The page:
ALL WE’VE GOT is a personal exploration of LGBTQI women’s communities, cultures, and social justice work through the lens of the physical spaces they create, from bars to bookstores to arts and political hubs.
US | 2019 | 67 minutes | Color | DVD | English | Order No. 191240 |
ALL WE’VE GOT is an insightful personal exploration of LGBTQI women’s communities, cultures, and social justice work through the lens of the spaces they create, from bars to bookstores to arts and political hubs.
Social groups rely on physical spaces to meet and build connections, step outside oppressive social structures, avoid policing and violence, share information, provide support, and organize politically. Yet, in the past decade, more than 100 bars, bookstores, art and community spaces where LGBTQI women gather have closed. In ALL WE’VE GOT, filmmaker Alexis Clements travels the country to explore the factors driving the loss of these spaces, understand why some are able to endure, and to search for community among the ones that remain. From a lesbian bar in Oklahoma; to the Esperanza Peace & Justice Center in San Antonio run by queer Latinas; to the WOW Café Theatre in New York; to the public gatherings organized by the Trans Ladies Picnics around the US and beyond; to the Lesbian Herstory Archives in Brooklyn, the film takes us into diverse LGBTQI spaces and shines a light on why having a place to gather matters. Ultimately, ALL WE’VE GOT is a celebration of the history and resilience of the LGBTQI community and the inclusive spaces they make, as well as a call to action to continue building stronger futures for all communities.
"An up-close look at the modern challenges facing queer women’s establishments across the U.S. - at a time when those spaces may be more necessary than ever."
"This selection of organizations and spaces speaks to how social, erotic, and political life is entangled for queer and trans women, and together they offer a powerful critique of how public and private binaries limit the ways space is imagined. Clements is an adept interviewer, and the people she speaks with are gifted at explaining complex problems facing feminists—white supremacy in organizational culture, transfeminism, historical erasure, working across racial difference, alternative economic models—in terms that undergraduate students will find accessible. The film is also an important counter to perceptions that young queers prefer digital connections to shared physical spaces, which students may find resonant in a post-COVID-19, hyper-online moment."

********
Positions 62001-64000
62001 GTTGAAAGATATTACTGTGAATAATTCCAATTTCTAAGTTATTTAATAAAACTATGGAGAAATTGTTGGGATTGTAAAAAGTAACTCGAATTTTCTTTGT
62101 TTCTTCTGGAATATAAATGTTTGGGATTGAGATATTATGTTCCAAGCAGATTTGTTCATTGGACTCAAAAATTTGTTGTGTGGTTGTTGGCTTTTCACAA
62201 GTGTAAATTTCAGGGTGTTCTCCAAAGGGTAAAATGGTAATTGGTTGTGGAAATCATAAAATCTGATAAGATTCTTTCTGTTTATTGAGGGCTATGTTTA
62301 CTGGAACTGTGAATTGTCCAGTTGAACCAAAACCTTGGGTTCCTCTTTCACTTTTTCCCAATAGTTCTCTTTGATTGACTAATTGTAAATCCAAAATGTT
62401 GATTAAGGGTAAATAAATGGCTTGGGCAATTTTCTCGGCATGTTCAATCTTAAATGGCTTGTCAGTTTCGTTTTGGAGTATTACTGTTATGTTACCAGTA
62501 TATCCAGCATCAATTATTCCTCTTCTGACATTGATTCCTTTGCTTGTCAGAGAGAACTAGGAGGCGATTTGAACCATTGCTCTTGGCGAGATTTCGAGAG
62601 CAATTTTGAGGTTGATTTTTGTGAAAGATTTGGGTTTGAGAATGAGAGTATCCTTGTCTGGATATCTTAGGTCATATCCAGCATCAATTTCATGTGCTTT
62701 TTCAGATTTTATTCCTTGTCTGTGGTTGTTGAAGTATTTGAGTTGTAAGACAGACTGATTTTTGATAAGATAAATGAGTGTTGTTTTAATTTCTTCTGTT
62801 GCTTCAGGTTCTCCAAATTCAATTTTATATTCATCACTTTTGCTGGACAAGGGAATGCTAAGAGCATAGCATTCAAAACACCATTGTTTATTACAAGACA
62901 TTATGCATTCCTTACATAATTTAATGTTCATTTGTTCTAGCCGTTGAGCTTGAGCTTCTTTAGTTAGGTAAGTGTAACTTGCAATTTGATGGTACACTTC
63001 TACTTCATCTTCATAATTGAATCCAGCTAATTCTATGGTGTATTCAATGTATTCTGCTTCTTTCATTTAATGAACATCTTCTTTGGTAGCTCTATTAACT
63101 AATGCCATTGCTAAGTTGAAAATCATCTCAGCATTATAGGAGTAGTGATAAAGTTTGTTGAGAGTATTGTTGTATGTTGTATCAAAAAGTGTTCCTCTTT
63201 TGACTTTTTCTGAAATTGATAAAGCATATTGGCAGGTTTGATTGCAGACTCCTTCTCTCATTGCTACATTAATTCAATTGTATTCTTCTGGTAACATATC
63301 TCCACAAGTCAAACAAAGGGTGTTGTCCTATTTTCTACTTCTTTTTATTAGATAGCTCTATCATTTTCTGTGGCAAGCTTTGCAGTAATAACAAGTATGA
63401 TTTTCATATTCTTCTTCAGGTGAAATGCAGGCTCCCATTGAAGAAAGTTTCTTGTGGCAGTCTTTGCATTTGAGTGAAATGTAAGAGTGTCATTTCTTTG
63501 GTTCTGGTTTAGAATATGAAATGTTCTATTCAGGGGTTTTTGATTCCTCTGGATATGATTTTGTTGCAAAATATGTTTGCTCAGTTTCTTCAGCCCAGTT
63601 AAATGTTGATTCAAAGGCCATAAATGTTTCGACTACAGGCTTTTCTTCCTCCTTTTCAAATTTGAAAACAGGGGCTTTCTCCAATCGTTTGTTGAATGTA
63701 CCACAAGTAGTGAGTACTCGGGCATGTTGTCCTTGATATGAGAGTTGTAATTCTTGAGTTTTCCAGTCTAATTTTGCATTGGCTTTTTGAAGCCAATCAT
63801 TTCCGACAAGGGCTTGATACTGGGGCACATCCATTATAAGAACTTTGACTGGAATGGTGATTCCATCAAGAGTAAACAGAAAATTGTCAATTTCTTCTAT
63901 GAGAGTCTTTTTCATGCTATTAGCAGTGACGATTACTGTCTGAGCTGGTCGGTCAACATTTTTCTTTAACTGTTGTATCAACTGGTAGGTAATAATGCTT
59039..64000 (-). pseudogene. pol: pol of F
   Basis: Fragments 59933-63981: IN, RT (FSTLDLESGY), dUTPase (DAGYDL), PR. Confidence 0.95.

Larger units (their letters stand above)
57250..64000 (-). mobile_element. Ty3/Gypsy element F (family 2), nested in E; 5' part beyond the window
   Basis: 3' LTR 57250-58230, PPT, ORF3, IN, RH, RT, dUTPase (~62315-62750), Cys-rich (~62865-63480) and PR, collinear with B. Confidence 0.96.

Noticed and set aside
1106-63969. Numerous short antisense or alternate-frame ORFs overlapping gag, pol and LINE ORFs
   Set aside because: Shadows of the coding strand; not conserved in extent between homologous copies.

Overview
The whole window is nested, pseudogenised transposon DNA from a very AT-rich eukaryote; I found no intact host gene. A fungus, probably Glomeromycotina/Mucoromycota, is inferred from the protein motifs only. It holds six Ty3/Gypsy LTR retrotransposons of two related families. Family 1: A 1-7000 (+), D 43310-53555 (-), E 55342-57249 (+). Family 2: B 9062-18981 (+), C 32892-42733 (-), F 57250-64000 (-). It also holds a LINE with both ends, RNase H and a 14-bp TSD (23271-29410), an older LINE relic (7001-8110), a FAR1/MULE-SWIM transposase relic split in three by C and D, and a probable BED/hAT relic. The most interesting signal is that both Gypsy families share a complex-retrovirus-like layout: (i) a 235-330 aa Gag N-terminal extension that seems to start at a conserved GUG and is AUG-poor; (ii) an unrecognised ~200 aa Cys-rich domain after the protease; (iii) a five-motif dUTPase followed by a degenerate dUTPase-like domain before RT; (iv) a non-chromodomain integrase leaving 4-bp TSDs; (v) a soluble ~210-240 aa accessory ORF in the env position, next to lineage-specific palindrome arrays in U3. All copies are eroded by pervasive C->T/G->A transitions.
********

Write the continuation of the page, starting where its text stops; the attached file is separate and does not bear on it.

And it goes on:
"In a time of cultural anxiety about the erasure of our Lesbian, feminist, and queer histories, Clements brings alive five sites where progressive collectives subvert brutal capitalism and racist exclusions with joy, shared struggle, respected desire, and gender complexities. For historians, community activists, poets, philosophers of change, for the young and for the old, All We’ve Got is a text, a vision, a challenge, and a pleasure."